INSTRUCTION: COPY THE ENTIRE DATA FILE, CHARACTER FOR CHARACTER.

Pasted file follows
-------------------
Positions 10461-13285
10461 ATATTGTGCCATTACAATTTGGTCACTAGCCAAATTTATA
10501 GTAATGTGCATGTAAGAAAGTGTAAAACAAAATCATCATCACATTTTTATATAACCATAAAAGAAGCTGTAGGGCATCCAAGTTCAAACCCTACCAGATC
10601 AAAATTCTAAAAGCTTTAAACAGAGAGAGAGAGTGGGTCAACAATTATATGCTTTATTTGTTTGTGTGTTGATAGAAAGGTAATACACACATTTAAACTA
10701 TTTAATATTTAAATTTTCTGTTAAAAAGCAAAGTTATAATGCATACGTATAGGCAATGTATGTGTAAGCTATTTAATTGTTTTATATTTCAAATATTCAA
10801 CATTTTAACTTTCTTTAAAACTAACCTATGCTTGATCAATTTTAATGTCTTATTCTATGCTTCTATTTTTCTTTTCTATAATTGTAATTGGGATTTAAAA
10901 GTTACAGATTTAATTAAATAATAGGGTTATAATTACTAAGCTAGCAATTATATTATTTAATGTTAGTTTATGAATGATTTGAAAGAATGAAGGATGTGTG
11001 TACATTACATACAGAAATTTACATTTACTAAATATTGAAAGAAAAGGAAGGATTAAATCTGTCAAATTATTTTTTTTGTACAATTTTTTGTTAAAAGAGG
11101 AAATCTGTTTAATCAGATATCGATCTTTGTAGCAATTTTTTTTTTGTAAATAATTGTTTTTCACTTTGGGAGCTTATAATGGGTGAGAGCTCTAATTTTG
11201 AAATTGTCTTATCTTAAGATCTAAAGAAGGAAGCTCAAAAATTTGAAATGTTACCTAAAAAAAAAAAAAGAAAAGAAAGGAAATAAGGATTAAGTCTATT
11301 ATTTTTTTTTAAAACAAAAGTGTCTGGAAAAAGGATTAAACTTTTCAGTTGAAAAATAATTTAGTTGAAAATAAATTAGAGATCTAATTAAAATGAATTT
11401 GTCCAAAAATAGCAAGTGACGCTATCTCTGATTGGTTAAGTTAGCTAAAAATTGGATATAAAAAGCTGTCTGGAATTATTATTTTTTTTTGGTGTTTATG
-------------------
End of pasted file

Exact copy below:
Positions 10461-13285
10461 ATATTGTGCCATTACAATTTGGTCACTAGCCAAATTTATA
10501 GTAATGTGCATGTAAGAAAGTGTAAAACAAAATCATCATCACATTTTTATATAACCATAAAAGAAGCTGTAGGGCATCCAAGTTCAAACCCTACCAGATC
10601 AAAATTCTAAAAGCTTTAAACAGAGAGAGAGAGTGGGTCAACAATTATATGCTTTATTTGTTTGTGTGTTGATAGAAAGGTAATACACACATTTAAACTA
10701 TTTAATATTTAAATTTTCTGTTAAAAAGCAAAGTTATAATGCATACGTATAGGCAATGTATGTGTAAGCTATTTAATTGTTTTATATTTCAAATATTCAA
10801 CATTTTAACTTTCTTTAAAACTAACCTATGCTTGATCAATTTTAATGTCTTATTCTATGCTTCTATTTTTCTTTTCTATAATTGTAATTGGGATTTAAAA
10901 GTTACAGATTTAATTAAATAATAGGGTTATAATTACTAAGCTAGCAATTATATTATTTAATGTTAGTTTATGAATGATTTGAAAGAATGAAGGATGTGTG
11001 TACATTACATACAGAAATTTACATTTACTAAATATTGAAAGAAAAGGAAGGATTAAATCTGTCAAATTATTTTTTTTGTACAATTTTTTGTTAAAAGAGG
11101 AAATCTGTTTAATCAGATATCGATCTTTGTAGCAATTTTTTTTTTGTAAATAATTGTTTTTCACTTTGGGAGCTTATAATGGGTGAGAGCTCTAATTTTG
11201 AAATTGTCTTATCTTAAGATCTAAAGAAGGAAGCTCAAAAATTTGAAATGTTACCTAAAAAAAAAAAAAGAAAAGAAAGGAAATAAGGATTAAGTCTATT
11301 ATTTTTTTTTAAAACAAAAGTGTCTGGAAAAAGGATTAAACTTTTCAGTTGAAAAATAATTTAGTTGAAAATAAATTAGAGATCTAATTAAAATGAATTT
11401 GTCCAAAAATAGCAAGTGACGCTATCTCTGATTGGTTAAGTTAGCTAAAAATTGGATATAAAAAGCTGTCTGGAATTATTATTTTTTTTTGGTGTTTATG